A Change Will Do You Good
My life and work have changed over the last few years – mostly because I have learned to balance life and work – not an easy task. I have rested, actually taken vacations. And I have found value in that rest and what I call moments in the quiet.
To wake to the sound of water lapping along the shore, instead of a vicious alarm. To wake to the light of the sun, instead of at O-dark Thirty. To woke to the sounds of nature: roosters crowing, coconuts falling or children laughing in the surf, instead of leaf blowers or fighting neighbors. No clocks – period. As a matter of fact, most mornings I refused to even look at a clock. Sometimes, I woke at 6am, sometimes later.
Life and Work
The demands of daily work, a necessary job, the pressures of deadlines and laundry, the anxiety of an empty refrigerator or the dread of school meetings slipped away – out of sight, out of mind. I have even taken time off from writing – amazingly. Though, I typically make notes and take pictures but letting go – for a while – of a challenging routine that I have adhered to for many years melted pent-up anxiety away. And I took a risky chance. I decided I would let the habit of wearing make-up rest every time I take time off. I have gone two plus weeks away from make-up brushes and powders, other than a tinted lipstick or an SPF lip balm. That first naked-face day? Really strange. I constantly felt like something was missing. But by Day Two, I was digging it and I never once missed it again. It was freeing. I have never worn a whole lot of makeup anyway, but I did always wear it.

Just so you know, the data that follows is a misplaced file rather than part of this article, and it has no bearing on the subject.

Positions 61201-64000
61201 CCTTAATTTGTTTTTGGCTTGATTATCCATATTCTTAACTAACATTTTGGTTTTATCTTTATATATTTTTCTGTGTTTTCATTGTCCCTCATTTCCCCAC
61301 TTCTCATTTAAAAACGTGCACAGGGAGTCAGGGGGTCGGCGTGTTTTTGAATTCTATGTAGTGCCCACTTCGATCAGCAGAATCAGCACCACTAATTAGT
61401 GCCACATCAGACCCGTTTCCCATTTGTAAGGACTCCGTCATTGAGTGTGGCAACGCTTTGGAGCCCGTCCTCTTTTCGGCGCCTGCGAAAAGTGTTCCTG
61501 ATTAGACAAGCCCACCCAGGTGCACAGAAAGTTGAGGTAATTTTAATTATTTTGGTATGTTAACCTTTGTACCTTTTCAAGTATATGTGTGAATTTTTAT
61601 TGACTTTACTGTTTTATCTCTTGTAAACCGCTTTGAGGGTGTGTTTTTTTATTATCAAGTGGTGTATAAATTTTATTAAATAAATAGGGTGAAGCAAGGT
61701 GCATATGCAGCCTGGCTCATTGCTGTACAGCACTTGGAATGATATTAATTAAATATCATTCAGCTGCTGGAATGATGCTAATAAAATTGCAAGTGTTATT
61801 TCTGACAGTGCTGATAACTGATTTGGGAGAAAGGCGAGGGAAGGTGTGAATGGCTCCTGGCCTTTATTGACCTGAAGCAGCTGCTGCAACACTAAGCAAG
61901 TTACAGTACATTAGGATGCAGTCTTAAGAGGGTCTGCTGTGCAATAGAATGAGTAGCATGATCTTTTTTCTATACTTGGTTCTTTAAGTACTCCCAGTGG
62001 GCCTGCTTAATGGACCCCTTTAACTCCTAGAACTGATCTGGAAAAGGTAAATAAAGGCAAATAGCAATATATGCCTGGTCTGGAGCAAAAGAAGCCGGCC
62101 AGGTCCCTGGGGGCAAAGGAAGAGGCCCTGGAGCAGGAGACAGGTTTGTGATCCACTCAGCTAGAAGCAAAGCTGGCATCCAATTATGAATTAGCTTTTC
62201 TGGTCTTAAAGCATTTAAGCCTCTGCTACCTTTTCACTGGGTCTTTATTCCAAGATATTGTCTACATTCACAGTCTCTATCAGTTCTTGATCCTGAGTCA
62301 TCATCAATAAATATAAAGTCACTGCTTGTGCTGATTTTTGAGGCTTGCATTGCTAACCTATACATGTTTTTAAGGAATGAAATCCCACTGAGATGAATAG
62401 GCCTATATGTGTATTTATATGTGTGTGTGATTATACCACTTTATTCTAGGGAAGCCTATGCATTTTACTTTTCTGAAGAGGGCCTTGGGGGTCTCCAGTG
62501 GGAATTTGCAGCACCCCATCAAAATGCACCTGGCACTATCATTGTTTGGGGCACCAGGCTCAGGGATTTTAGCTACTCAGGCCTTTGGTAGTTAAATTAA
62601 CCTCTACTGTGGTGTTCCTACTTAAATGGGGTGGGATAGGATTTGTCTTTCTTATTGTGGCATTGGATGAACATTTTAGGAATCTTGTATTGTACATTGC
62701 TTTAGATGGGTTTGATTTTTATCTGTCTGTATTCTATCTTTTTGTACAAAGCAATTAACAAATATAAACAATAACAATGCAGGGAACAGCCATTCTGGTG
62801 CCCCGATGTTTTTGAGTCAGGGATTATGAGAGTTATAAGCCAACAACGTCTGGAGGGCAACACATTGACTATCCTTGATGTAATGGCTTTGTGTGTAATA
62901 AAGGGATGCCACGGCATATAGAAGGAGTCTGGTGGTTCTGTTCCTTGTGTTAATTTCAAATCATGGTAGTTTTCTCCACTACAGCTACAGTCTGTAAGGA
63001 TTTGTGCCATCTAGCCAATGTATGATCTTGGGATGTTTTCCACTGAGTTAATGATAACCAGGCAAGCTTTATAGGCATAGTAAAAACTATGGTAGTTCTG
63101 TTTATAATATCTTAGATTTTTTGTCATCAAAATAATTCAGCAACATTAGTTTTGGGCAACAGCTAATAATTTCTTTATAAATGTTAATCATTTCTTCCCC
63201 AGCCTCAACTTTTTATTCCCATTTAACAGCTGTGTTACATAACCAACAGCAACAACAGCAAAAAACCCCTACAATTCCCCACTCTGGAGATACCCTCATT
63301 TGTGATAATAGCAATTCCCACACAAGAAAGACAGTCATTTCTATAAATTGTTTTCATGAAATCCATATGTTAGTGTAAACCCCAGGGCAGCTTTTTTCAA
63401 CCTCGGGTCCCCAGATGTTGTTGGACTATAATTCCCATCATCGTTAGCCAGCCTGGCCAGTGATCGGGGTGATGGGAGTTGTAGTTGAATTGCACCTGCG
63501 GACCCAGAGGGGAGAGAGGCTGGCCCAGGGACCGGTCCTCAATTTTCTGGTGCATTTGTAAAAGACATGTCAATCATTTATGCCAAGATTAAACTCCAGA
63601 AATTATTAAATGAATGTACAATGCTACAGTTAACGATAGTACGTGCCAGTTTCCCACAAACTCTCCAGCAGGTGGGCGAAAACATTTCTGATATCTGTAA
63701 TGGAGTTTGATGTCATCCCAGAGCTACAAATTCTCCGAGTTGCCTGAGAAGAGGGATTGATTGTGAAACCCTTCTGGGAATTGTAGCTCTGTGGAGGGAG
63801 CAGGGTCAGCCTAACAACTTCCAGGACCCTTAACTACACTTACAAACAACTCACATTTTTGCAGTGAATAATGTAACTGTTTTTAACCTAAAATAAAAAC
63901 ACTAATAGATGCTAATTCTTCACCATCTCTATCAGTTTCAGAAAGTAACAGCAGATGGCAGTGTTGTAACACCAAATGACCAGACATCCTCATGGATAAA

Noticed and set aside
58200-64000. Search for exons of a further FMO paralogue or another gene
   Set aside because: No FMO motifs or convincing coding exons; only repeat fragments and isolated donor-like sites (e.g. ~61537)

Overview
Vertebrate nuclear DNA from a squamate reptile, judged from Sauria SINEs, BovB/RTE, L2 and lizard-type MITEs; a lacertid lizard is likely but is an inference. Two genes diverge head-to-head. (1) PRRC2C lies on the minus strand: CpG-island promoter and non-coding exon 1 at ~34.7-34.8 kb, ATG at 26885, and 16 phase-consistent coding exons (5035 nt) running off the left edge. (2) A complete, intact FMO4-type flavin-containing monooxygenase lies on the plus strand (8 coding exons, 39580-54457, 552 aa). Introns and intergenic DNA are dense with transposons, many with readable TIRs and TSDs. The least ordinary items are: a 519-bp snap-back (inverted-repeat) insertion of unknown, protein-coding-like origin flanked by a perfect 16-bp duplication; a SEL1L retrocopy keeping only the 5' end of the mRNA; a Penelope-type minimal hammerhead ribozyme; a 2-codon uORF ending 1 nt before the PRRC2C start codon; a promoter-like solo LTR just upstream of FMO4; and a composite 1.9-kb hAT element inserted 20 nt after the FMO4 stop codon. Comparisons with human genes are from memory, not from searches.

And now – in my real world, I dread wearing makeup. I now wear a little mascara on my top lashes, but that is about it. Here’s the thing, that part of my learned rest and relaxation stays with me. Morning routines are easier and quicker. I am happier in the mornings and I can’t really explain why. It may have something to do with the after effects of an actual break, a real break from real life. But I like it, one more chink in the chain of insanity. This may seem unimportant to men and even some women. All I can tell you is that I have an unfamiliar sense of freedom and a newness in my life; my life can be sane and that allows me to remember the past breaks of infusing peace.
Your Anchor or Wall
We all have an anchor that keeps us tied close – perhaps safe – in the dark depths of a crazy, sometimes angry sea. You may even have several anchors, I certainly did. An anchor represents stability and/or immobility. What if that stringent immobility is what is keeping you from reaching your true potential? What if it keeps you from getting the rest you need? Of feeling the love you deserve? Of getting to know the most important people in your life better? And we sometimes confuse anchors with walls. We should stay figuratively closer to our homes, family, and friends, and the ties that keep us there. Often, we build walls, thinking they will keep us close. Too often, we build those walls on the wrong side, they end up separating us from those we love or want to love.
A New Wind
I am certain that I am done building walls. I am certain that the peace and rest I have experienced will continue to change me, mold me into the better person I want and need to become. We so often sit anchored to our pasts or to our desks, when all we really need sometimes is a new wind blowing across the bow or to enjoy the view from the other side of the boat or even to simply look up and see the view. I do now. And I will tomorrow, my quest to mainline sanity will be lifelong.
by Rayanne Thorn